Johnny Depp says he felt ‘blinding hurt’ over Amber Heard’s op-ed, and that Disney canned him shortly after

Amber Heard & Johnny Depp Getty Images Remix By Keane Eacobellis

Johnny Depp is testifying that the op-ed penned by ex-wife Amber Heard at the center of his defamation lawsuit against her made him feel “blinding hurt” and that Disney fired him from his role in the Pirates of the Caribbean franchise shortly after.

This occurred Tuesday as part of Depp’s redirect testimony under questioning by his own lawyer following the conclusion of cross-examination by Heard’s team amid a trial of dueling defamation lawsuits.

Pirates of the Caribbean actor Depp is suing Aquaman star Heard for $50 million for defamation for what he alleges are false claims of domestic abuse against him that have hurt his career. Heard is counter-suing, also for defamation, for $100 million. 

The trial, live streamed on the Law & Crime YouTube Channel, so far has focused a lot on conflicting accounts of domestic abuse, with Heard maintaining she was abused by Depp and Depp contending he was abused by her, not the other way around.

But the 2018 Washington Post op-ed written by Heard, and Depp’s allegations that it damaged his career, are finally at the center of discussion in the trial in Fairfax, Virginia, which has so far painted a sad portrait of a relationship on the rocks.

Depp is not named in the article, but he says he is implied as the abuser in the piece — an allegation he denies and says damaged his career. In previous testimony, Depp confirmed Heard made domestic abuse allegations against him as far back as 2016.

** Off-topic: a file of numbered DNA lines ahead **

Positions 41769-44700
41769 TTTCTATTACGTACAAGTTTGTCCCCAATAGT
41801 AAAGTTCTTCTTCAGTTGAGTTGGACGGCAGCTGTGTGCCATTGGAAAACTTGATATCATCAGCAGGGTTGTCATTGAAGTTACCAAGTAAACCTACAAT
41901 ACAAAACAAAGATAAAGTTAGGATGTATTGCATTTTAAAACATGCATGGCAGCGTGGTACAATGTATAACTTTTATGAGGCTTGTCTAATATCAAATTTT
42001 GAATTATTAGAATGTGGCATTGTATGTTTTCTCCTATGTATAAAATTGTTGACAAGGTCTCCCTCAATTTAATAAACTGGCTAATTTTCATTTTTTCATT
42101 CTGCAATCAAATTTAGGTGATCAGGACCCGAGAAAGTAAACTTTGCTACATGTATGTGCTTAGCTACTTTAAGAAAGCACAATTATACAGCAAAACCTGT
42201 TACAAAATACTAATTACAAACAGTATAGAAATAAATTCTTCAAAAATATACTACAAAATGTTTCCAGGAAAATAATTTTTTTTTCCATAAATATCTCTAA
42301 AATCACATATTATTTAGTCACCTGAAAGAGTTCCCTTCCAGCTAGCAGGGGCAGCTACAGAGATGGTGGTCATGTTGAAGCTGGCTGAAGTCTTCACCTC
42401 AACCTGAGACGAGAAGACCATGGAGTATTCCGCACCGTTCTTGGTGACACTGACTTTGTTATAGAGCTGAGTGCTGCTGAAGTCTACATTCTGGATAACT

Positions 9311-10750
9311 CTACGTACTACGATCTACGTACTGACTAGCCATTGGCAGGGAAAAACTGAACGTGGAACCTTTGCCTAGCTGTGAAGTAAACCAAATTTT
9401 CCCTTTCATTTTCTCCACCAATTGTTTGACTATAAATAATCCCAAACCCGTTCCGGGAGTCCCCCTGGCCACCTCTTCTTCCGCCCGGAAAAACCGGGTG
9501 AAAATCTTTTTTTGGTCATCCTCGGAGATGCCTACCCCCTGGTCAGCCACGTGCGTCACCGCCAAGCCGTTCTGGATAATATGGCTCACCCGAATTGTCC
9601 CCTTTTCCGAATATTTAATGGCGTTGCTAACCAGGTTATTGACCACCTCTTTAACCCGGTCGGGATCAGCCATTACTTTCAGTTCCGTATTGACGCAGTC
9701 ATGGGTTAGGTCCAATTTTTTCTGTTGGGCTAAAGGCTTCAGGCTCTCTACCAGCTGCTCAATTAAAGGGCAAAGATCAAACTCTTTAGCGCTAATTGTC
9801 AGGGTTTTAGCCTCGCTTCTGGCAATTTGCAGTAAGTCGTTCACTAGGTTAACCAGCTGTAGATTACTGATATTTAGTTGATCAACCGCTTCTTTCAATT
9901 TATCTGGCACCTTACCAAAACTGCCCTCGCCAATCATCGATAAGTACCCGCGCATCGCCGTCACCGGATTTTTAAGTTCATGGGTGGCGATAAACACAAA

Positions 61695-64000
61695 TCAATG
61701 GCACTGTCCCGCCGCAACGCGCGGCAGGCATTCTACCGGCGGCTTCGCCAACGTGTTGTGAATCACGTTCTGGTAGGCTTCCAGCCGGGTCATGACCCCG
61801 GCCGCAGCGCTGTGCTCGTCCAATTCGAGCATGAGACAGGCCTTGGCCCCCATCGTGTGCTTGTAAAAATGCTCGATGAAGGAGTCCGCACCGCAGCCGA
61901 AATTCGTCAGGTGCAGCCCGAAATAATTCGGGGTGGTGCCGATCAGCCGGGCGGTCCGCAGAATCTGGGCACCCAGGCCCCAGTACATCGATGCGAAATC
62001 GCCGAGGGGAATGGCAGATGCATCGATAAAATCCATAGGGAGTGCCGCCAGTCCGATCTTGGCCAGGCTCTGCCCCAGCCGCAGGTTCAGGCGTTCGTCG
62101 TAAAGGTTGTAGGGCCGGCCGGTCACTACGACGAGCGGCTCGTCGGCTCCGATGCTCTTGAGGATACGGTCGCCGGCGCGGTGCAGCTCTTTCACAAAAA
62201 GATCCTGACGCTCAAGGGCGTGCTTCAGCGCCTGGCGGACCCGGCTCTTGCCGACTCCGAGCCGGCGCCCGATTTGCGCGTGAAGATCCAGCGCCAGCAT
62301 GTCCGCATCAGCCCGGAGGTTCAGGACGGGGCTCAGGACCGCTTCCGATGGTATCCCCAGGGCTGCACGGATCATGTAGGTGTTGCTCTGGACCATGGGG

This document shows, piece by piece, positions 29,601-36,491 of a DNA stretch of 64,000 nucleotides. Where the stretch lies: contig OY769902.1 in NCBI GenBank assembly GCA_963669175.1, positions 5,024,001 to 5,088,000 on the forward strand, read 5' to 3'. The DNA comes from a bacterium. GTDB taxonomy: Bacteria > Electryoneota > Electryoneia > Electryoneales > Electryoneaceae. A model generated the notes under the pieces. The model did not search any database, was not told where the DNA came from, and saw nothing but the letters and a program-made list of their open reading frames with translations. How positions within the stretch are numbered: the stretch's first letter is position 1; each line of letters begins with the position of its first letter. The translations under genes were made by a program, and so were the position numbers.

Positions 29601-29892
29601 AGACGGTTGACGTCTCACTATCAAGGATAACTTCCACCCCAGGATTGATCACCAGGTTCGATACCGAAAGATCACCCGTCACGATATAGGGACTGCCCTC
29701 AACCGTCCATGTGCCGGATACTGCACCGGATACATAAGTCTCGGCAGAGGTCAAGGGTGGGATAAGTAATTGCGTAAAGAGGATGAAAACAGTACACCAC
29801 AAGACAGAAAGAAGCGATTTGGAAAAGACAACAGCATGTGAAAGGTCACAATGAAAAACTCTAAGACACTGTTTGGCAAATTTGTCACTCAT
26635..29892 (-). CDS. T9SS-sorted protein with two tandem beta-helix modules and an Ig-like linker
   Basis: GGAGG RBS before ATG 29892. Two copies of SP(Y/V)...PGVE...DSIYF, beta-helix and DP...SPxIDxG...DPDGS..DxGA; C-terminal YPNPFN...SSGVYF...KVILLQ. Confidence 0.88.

Depp says he felt “a blinding hurt,” like somebody hit him in the back of the head with a two-by-four, when he first saw the 2018 op-ed. Depp further claims he couldn’t even respond to the piece at the time, saying any interviews he might do to explain himself would “turn into a hit piece.”

Depp says that when a team member showed him the Washington Post article for the first time, he was shocked. 

Depp says it was only two or three days after the op-ed appeared that he learned Disney would not re-cast him in the Pirates franchise.

Depp even claims one of his films, 2018’s The Professor, was relegated to a pay-per-view release because of the public controversy.

Earlier Monday, under cross-examination by Heard’s attorney, Benjamin Rottenborn, the lawyer listed a series of negative articles about Depp, essentially characterizing his career as flailing, all published prior to the Heard op-ed. 

When one of the articles indicated alleged reports of alcohol abuse and constantly showing up late to a movie set, Depp said, “These are all hit pieces, these are dreck, sir.”

“This is hearsay, is it not?” Depp added.

In Heard’s op-ed, she claimed to be a “public figure representing domestic abuse.” 

In earlier testimony, the couple’s former marriage counselor said the pair had engaged in “mutual abuse.”

Heard herself is expected to take the stand and testify at some point during the trial unfolding. Other famous names on the witness list slated to testify, either in person or via video link, include tech mogul Elon Musk and actors James Franco and Paul Bettany.